Post-Colonial View on Things Fall Apart

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A Post-colonial Analysis of a Changing Society
in Chinua Achebe’s Things Fall Apart (1958)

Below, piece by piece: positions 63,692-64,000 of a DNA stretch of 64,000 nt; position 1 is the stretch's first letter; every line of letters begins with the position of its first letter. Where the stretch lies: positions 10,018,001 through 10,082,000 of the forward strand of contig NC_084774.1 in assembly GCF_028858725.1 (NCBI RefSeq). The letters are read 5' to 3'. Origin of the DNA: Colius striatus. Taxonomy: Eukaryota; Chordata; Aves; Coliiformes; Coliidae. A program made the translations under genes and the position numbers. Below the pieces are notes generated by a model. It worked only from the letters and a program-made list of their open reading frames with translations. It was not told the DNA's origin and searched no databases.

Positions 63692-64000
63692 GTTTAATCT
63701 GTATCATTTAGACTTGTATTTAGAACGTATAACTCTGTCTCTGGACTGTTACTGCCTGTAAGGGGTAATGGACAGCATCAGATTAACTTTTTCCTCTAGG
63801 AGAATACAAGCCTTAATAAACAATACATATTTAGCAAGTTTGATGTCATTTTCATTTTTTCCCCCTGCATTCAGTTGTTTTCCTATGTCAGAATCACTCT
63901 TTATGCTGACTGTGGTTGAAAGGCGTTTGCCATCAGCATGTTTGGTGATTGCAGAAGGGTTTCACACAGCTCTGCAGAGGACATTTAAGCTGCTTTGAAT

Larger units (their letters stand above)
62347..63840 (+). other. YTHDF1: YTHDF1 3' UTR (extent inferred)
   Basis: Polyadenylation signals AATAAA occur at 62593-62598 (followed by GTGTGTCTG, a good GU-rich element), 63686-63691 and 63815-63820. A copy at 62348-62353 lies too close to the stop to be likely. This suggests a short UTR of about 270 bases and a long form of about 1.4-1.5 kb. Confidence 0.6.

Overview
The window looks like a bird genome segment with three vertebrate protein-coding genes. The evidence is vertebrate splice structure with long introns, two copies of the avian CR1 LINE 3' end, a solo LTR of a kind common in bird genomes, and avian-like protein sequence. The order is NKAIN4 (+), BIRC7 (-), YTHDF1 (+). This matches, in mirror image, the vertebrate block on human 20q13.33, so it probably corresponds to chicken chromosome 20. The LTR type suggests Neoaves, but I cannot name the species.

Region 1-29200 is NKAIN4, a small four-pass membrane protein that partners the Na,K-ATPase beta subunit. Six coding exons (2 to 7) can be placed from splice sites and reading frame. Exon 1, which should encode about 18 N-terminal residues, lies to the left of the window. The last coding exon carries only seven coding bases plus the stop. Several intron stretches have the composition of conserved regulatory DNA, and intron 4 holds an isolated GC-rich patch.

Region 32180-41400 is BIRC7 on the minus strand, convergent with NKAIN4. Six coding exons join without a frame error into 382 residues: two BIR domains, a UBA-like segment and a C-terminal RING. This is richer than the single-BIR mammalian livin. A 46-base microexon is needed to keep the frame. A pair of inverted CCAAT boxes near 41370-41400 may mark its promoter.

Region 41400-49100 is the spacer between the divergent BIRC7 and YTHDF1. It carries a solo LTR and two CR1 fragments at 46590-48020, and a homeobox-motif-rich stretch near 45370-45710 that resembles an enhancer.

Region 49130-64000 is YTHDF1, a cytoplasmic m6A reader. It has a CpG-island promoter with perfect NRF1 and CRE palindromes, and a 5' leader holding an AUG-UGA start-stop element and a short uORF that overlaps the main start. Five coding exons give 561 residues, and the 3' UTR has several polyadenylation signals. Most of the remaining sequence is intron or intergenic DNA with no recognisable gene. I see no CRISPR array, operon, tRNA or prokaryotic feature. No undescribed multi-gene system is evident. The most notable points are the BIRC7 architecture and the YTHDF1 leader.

The desire to conquer land that was previously unexplored has existed throughout history. This desire forced many indigenous societies, who were usually dominated technologically, to adapt to the teachings and overall system of the ‘superior’ conqueror nation with destruction as the only alternative. This causes a major impact on how a certain society functions, even after seeking independence from the foreigners. The rise and fall of indigenous societies can be analyzed through various media. Chinua Achebe is a novelist specializing in African literature, and this essay deals with the themes regarding colonialism in one of his many novels. In particular, the Igbo people in Chinua Achebe’s Things Fall Apart have their beliefs undermined by the British. As such, their ideals are viewed as savage and uncivilized, which caused a divide among the Igbo people. A useful theory to analyze the theme of a changing society is the post-colonial theory, which deals with the abnormal alterations that a society experiences because of an outside source, also called a ‘colonial power’. Post-colonial literary criticism is a useful theoretical tool to analyze the fall of indigenous society as depicted in Chinua Achebe’s Things Fall Apart. In particular, the theoretical concepts of the process of colonization from the perspective of the colonized, the psychological impact colonization has on the Igbo people, and the Indigenous resistance to colonization are relevant to the analysis of the fall of indigenous society in Achebe’s seminal novel. To begin, colonization refers to the act of establishing colonies. This is mainly done to expand the territory of a certain nation, increase their own resource supply, and find new resources in the land being conquered. Colonization may have a positive effect on the colonizer, but the process of colonization typically affects the indigenous population negatively. Colonization causes change, which usually takes the form of whatever the colonizer believes to be correct without considering the ideas of the indigenous people who are in some cases treated like livestock. The greater the difference between the colonizer and the colonized, the greater the change that occurs from the perspective of the colonized. Once a society has been completely altered, the indigenous people not only begin to experience changes to their lifestyle, but also a change in the way they view the world. The novel Things Fall Apart describes the Igbo society before and after the British arrives. The first part of the novel deals with the tribal lifestyle of the Igbo people, which is the author’s way of showing the culture of the Igbo people from their own perspective. The Igbo people have been long time practitioners of their faith, with the next generation following the footsteps of their forefathers. Their culture and view of the world remains unchanged until the British arrive. During Okonkwo’s seven year exile from Umuofia, not only does his own village begin to change, but the neighboring villages appear to be changing as well. Due to the technological advancements occurring in Europe, the Igbo people are helpless against the British missionaries who arrive, as explained by the quotation, “Have you heard, asked Obierika, ‘that Abame is no more?’ … ‘Abame has been wiped out,’ said Obierika (119).” The quotation reveals that the Igbo people are beginning to realize that they must either adapt and accept the foreigners or risk becoming completely annihilated similar to their fellow tribesmen from the village of Abame. It is evident that the goal of the colonizer is to bring change to the nation being occupied, but these changes often bring chaos to the indigenous people’s way of life, which in turn can alter the way their society functions. Secondly, the mentality of the colonizer and the colonized differ significantly. While the...
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